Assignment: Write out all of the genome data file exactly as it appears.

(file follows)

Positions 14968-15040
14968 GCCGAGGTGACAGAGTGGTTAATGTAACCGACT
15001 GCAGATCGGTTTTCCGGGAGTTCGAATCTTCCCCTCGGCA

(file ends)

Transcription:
Positions 14968-15040
14968 GCCGAGGTGACAGAGTGGTTAATGTAACCGACT
15001 GCAGATCGGTTTTCCGGGAGTTCGAATCTTCCCCTCGGCA